Applying Resilience to Failure 

Shandra Martinez

| 2 min read

Happy senior woman dancing in her garden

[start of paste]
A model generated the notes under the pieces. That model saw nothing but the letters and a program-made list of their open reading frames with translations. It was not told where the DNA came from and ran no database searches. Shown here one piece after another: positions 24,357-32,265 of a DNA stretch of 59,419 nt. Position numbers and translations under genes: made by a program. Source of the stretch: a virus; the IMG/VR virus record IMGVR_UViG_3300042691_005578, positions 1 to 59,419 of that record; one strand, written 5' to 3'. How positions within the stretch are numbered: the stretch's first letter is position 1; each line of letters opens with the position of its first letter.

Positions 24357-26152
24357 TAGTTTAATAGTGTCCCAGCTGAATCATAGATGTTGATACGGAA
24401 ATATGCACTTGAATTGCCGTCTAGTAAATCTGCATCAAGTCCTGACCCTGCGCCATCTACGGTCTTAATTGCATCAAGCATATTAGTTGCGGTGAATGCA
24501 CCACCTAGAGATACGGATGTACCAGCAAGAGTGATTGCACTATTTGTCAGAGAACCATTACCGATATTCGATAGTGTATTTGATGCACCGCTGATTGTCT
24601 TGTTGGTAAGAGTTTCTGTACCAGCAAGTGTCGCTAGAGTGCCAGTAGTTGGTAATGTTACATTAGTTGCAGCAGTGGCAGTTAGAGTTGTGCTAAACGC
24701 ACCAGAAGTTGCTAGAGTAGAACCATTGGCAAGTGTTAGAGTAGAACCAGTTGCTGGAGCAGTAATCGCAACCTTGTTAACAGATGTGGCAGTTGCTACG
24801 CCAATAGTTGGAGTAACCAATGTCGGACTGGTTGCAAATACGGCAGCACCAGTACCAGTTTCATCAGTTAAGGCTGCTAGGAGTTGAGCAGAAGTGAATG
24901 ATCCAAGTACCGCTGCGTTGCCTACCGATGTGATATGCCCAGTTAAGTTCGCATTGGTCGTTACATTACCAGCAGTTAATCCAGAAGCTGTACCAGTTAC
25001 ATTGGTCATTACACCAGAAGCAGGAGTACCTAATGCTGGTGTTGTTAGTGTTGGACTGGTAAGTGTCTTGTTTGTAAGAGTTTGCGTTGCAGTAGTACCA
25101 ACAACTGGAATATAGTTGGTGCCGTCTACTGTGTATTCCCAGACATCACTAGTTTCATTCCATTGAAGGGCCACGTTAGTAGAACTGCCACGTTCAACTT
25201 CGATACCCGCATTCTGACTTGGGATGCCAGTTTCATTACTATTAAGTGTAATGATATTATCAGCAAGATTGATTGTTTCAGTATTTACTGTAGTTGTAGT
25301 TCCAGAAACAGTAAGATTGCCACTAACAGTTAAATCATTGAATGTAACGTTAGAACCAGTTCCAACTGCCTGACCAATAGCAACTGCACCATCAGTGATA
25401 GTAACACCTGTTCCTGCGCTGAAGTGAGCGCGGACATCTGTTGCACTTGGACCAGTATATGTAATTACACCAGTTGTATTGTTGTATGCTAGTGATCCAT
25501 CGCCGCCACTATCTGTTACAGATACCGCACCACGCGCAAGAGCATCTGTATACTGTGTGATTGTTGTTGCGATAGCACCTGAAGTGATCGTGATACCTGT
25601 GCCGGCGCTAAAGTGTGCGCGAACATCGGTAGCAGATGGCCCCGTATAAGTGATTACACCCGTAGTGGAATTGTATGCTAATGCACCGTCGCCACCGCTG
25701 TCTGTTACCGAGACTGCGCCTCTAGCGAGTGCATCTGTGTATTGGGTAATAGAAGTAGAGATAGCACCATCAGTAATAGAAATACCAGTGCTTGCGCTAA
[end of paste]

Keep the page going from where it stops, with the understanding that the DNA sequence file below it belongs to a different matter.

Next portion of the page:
The American Psychological Association calls resilience “the process of adapting well in the face of adversity, trauma, tragedy, threats or significant sources of stress.” Below are some suggestions for developing positive coping strategies to help move you in a new direction after a failure. Lessons learned —Failure is not the end of the road. Look at it as a steppingstone to success. Take a problem and break it down into manageable pieces, exploring ways you can strategize or restructure your plan to move forward. Ask yourself what you could have done differently to improve for next time. Change the narrative — Keep your thoughts and mindset positive. Remind yourself that failure is a sign that you are challenging yourself to do something difficult. Failure is not personal, not who you are, it’s something you experience. Tell yourself that you are not a failure. Acknowledge strengths — Recognize when something you did went well, no matter how small. Appreciate and celebrate the small victories in your day that may normally go unnoticed, such as being patient with someone even though you may have been feeling frustrated. Make a list of your strengths and note how they can help you move forward. Build a community — Talk with others, read blog posts or listen to podcasts from people who have gone through a similar experience. They may offer lessons they learned that could be useful on your journey. Talking to someone you trust may help put things in perspective or help you spot something you might have overlooked. Journal — Write out or draw your thoughts and feelings, then try to determine what triggers them. Then experiment with ways to manage those thoughts and feelings when they come up. For example: going for a walk, playing a game, listening to music or doing breathing exercises. Self-compassion — Confront your situation with lovingkindness instead of judgment. Understand that no one is perfect and your mistakes do not define you. Tell yourself you will focus on the things you can control. Learn more about how to apply resilience to failure in this Blue Cross Virtual Well-BeingSM webinar. You can also sign up for future employer-focused and general interest webinars here, where you’ll find past sessions and resources. Related:
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